The Digital Revolution…And How To Compete In It More Effectively
It’s a very easy thing, in this day and age to become blinded by digital science. The technology we have at our disposal today is pretty awesome and it can facilitate our ability to reach people just about anywhere, tell them just about anything and also to get instant feedback from them.
Like every quantum leap, digital communications, however, has its up and down sides. The upside is that, wow, now you have the whole world as your audience. The downside is that wow, now you have the whole world as your audience, but so does everybody else.
The nature of this particular beast that the Internet has created is a very difficult one to tame. I have talked to a number of people over the past year who are growing exhausted and frustrated from trying to keep up with the amount of ‘meaningful and engaging’ content they have had to create, just to be considered ‘in the game’.
An Object Lesson
Tonight I was watching an episode of an extremely powerful, beautifully rendered TV series called The Newsroom. This series is written and run by a true genius writer named Aaron Sorkin.
In the episode I watched, the fictional television news network, that is really the star of this show, is being overtaken by some very rich cyber-geek who, in his own words, will bring them into the 21st century. Needless to say there is a great deal of resistance to that by the broadcasters and journalists who, ironically, are much more experienced and probably just as up-to-date with digital technology as the the cyber-geek guy.
The conflict in this series pretty much tells the story of our times. The new owner wants to turn the news network into a completely interactive entity where the ‘people’ write the news, send in their own stories and comments…kind of like Facebook or Instagram. From his point of view, call it the New School point of view, he sees the ability to generate virtually endless amounts of content, interspersed with advertising to make lots of money. He also sees this as something the coveted 18-35 market will glom onto in a big way.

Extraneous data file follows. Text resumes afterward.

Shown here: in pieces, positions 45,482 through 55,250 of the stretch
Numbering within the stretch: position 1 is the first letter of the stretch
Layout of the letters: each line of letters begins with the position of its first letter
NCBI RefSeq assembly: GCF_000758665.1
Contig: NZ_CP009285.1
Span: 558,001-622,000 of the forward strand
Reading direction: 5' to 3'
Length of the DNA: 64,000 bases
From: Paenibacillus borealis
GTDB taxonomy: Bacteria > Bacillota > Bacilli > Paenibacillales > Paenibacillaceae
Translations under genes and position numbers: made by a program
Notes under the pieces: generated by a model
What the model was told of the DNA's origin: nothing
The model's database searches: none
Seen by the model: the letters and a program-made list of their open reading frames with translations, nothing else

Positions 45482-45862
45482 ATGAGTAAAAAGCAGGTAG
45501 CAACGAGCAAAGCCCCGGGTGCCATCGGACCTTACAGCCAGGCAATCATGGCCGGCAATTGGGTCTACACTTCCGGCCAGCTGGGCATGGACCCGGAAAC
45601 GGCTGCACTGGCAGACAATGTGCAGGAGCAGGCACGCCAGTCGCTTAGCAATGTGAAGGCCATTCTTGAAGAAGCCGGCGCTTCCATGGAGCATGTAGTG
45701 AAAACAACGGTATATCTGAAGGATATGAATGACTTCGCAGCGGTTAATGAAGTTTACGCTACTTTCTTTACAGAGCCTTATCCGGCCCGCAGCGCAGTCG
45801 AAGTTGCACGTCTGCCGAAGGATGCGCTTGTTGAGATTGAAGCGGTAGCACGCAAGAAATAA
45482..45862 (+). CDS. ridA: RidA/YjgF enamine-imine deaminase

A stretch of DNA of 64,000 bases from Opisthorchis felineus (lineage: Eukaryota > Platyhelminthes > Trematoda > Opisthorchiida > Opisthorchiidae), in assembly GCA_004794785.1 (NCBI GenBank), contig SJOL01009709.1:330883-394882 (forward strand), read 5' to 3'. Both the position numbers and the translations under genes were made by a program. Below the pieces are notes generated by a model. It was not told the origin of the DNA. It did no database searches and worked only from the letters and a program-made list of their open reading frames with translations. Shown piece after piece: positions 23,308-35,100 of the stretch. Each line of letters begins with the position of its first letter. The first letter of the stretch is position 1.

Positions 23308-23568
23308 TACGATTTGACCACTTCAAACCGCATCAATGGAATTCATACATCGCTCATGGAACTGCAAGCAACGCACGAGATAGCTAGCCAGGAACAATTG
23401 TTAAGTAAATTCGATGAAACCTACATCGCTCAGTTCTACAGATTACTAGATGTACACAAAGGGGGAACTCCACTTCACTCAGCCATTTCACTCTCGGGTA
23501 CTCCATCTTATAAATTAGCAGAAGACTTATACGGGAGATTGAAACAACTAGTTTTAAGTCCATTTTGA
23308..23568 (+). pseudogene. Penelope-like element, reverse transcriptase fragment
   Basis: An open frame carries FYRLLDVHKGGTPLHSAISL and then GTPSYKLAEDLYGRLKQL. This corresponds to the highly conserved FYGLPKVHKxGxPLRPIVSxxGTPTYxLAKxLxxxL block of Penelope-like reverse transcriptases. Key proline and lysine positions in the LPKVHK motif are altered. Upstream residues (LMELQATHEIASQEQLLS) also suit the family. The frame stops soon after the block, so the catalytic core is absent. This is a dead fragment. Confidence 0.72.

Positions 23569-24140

From the point of view of the news network people, call them Old School, this is equivalent to giving iMacs to a thousand monkeys and posting everything they come up with. And you know what, they’re not that far off. The problem the cyber-geek was pointing out is, that in his opinion, news is boring unless its presented in some peer to peer fashion. And that is really a strong parallel to the challenge many of us who are running content management programs face today.
What really engages people on LinkedIn for example, are basically regurgitations of maybe 20 different post concepts concerning job seeking and the work place. I’ve read quite a few of these and after a while, like listening to a top 40 FM radio station, the songs start to sound the same. But there must be a comfort in this sameness, because these posts typically get hundreds of thousands of page views. Whereas a post like this, with a point of view and a slightly critical tone, may end up getting a couple hundred if I’m lucky.
Resolution Within The Revolution
Social and business media sites are filled with people writing posts about how to scour the web for content ideas. But most of those processes just add to the amount of time you are already spending trying to create some meaningful ROI for your business.
The web is also filled with what I consider to a bunch of content sluts who will create ‘meaningful and engaging’ content for you, and for a very modest price. Of course they can afford to do that because once they’ve got you, they’ll have you for a long time. And at the end of the day, it really has nothing to do with the fact that the content you are supposed to be creating is allegedly designed to showcase your own expertise. This seems to have been lost somewhere along the way in the wild and woolly world of digital free enterprise.